I love this quote from Fred Rogers (he of Mr. Rogers Neighbourhood, a popular children’s television program when I was a kid). A friend posted it on Facebook this week and I thought – I need to blog about that.
I was asked recently to define what it is to be a friend for one of the Sunday School classes at St. A’s. My opening sentence went something like: friends are the people who’ve seen you at your worst, but still think you are the best.
That is certainly true of my closest friends. I don’t have to ask them what they think of me – they tell me in many different ways that they think I’m awesome. Even when they’ve seen me at my worst – the moments when I’m petty, when I’m mean, when I’m careless.
This Fred Rogers quote made me realize that the way my friends appreciate me, is a holy thing. And trust me – I return the favour. Ask me about my closest friends and I will speak of them in glowing terms, because that is how I see them. As the wonderful, intelligent, funny, caring, considerate, rock-solid people that I love. That just happens naturally on friendship – you become friends because you appreciate each other.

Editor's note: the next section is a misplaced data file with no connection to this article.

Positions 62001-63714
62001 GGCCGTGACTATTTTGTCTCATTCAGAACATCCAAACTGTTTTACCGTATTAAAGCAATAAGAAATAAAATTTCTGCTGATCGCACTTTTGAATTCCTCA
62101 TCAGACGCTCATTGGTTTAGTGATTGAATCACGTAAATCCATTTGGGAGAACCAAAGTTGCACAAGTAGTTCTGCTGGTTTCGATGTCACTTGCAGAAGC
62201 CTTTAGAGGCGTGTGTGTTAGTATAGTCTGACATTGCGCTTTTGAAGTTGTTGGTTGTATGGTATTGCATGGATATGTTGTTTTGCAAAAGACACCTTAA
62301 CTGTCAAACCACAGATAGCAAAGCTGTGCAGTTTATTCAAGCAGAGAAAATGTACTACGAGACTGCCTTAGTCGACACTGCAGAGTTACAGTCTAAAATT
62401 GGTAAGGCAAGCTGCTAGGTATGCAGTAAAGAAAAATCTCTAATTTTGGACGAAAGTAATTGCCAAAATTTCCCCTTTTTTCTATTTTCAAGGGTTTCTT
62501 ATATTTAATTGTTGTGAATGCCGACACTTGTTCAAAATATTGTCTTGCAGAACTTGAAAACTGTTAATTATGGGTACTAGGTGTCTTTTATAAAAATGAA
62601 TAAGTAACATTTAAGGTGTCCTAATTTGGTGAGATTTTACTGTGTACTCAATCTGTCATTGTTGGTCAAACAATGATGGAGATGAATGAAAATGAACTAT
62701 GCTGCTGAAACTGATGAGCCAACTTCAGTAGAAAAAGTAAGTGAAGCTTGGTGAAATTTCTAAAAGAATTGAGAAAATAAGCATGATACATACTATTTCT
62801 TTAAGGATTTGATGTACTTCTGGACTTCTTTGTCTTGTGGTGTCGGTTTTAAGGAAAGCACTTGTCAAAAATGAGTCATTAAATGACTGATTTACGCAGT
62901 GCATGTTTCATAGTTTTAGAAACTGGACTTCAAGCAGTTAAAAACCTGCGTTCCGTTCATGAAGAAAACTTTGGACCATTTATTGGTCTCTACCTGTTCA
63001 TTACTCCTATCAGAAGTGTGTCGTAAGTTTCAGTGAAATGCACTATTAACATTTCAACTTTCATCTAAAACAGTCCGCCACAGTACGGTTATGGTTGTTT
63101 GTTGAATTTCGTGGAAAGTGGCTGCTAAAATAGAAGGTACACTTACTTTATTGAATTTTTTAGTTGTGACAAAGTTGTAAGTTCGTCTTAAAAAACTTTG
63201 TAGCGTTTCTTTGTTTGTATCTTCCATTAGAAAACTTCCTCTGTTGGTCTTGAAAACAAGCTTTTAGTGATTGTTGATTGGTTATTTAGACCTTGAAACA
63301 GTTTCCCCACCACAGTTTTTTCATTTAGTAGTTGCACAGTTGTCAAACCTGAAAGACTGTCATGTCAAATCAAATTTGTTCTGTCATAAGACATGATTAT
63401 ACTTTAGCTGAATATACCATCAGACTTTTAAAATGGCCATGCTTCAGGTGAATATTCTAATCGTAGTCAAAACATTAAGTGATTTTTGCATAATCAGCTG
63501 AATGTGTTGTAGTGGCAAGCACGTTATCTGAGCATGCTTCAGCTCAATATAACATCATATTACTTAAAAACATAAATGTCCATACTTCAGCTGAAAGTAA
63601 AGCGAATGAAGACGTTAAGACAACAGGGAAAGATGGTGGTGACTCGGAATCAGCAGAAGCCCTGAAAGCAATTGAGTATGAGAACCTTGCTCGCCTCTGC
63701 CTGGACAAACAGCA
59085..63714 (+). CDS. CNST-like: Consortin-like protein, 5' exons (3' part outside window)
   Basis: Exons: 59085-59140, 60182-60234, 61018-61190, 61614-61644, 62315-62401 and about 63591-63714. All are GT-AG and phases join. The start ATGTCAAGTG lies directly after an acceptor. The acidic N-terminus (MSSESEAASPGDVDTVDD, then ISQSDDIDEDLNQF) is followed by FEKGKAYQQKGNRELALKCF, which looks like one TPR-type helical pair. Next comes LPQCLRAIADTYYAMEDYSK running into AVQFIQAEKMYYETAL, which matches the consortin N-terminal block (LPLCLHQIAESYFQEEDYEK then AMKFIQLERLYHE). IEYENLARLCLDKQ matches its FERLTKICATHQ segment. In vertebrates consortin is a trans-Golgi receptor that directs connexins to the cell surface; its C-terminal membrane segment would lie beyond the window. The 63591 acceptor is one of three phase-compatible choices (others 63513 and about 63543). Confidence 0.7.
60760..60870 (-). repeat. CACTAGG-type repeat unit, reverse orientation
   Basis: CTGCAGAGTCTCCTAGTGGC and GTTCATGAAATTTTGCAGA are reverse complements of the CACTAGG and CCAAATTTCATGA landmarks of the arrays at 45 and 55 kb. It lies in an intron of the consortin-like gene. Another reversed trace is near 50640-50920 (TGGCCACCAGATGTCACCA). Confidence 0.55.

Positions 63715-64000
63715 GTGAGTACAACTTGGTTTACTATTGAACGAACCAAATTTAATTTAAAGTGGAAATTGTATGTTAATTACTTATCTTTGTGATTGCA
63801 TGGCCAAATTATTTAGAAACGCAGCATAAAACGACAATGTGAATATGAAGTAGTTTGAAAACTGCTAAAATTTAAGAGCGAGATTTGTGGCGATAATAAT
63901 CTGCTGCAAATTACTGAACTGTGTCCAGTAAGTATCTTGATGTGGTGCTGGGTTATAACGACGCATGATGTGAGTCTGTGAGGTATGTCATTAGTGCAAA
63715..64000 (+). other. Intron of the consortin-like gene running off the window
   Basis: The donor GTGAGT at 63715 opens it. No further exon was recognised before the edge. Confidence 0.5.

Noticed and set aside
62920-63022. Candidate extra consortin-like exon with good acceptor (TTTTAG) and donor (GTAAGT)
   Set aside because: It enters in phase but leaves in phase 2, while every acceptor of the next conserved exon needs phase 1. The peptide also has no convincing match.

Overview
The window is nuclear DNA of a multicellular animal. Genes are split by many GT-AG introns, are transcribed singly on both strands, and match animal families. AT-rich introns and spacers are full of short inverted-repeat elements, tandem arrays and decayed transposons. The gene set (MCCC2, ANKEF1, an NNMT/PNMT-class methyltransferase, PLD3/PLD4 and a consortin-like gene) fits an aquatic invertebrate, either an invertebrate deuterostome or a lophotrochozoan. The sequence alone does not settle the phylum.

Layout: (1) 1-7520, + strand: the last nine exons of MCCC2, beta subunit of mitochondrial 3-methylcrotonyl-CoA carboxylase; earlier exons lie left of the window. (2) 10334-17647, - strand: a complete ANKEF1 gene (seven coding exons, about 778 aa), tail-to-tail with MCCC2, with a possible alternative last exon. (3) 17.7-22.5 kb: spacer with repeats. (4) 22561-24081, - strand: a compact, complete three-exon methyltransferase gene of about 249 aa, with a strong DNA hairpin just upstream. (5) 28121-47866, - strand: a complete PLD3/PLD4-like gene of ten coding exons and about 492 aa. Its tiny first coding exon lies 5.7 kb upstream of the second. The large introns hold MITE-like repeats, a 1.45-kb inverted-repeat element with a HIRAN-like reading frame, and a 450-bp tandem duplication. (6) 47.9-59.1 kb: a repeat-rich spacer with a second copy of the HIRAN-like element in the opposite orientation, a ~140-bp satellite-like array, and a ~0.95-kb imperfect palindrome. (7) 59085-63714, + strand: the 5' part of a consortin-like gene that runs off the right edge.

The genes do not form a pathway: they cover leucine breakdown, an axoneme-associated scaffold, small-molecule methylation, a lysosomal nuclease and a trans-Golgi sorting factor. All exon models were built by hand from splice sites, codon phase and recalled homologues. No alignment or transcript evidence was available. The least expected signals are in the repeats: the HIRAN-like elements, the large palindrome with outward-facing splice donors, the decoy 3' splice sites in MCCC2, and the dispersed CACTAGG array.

Sometimes, as people of faith, we struggle with participating in Holy things. We underestimate our ability to be involved in Godly actions. We think that the things of Heaven, the things of Jesus, the things of God, are beyond us. How can our mundane, ordinary lives be part of God’s work in this world
But the thing Mr. Rogers points out here is that participating in the Holy is as simple as appreciating someone. That when we see the best in another, we are doing what God does. It actually IS that simple to practice the presence of God, to become more like Jesus, to elevate the ordinary into the extraordinary.
This Lent, may you see the best in others. May you have a friend and may you be a friend. May you know that God appreciates YOU, and may you be grateful.
“Therefore, as God’s chosen people, holy and dearly loved, clothe yourselves with compassion, kindness, humility, gentleness and patience. Bear with each other and forgive one another if any of you has a grievance against someone. Forgive as the Lord forgave you. And over all these virtues put on love, which binds them all together in perfect unity.”
Colossians 3:12-14 NIV